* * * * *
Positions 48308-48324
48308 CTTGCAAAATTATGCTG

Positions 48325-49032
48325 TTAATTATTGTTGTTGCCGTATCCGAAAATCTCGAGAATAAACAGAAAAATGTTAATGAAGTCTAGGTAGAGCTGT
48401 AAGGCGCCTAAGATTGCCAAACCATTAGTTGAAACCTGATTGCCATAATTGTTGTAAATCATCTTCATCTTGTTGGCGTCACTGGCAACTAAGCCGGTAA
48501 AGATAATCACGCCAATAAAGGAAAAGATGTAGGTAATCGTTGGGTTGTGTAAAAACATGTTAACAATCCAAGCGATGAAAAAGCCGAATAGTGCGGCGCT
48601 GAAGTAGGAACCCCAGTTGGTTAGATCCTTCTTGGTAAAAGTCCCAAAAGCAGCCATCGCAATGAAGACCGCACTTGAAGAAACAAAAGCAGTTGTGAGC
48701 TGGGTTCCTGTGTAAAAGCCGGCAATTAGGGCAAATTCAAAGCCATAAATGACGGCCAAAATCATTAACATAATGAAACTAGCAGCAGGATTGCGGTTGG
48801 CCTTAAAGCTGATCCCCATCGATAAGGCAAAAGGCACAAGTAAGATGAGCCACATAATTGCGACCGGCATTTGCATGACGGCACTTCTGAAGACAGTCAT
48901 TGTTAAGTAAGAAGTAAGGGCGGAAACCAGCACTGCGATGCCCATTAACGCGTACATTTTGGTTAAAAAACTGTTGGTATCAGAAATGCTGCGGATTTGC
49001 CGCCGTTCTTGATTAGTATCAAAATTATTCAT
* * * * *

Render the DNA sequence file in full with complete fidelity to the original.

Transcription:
Positions 48308-48324
48308 CTTGCAAAATTATGCTG

Positions 48325-49032
48325 TTAATTATTGTTGTTGCCGTATCCGAAAATCTCGAGAATAAACAGAAAAATGTTAATGAAGTCTAGGTAGAGCTGT
48401 AAGGCGCCTAAGATTGCCAAACCATTAGTTGAAACCTGATTGCCATAATTGTTGTAAATCATCTTCATCTTGTTGGCGTCACTGGCAACTAAGCCGGTAA
48501 AGATAATCACGCCAATAAAGGAAAAGATGTAGGTAATCGTTGGGTTGTGTAAAAACATGTTAACAATCCAAGCGATGAAAAAGCCGAATAGTGCGGCGCT
48601 GAAGTAGGAACCCCAGTTGGTTAGATCCTTCTTGGTAAAAGTCCCAAAAGCAGCCATCGCAATGAAGACCGCACTTGAAGAAACAAAAGCAGTTGTGAGC
48701 TGGGTTCCTGTGTAAAAGCCGGCAATTAGGGCAAATTCAAAGCCATAAATGACGGCCAAAATCATTAACATAATGAAACTAGCAGCAGGATTGCGGTTGG
48801 CCTTAAAGCTGATCCCCATCGATAAGGCAAAAGGCACAAGTAAGATGAGCCACATAATTGCGACCGGCATTTGCATGACGGCACTTCTGAAGACAGTCAT
48901 TGTTAAGTAAGAAGTAAGGGCGGAAACCAGCACTGCGATGCCCATTAACGCGTACATTTTGGTTAAAAAACTGTTGGTATCAGAAATGCTGCGGATTTGC
49001 CGCCGTTCTTGATTAGTATCAAAATTATTCAT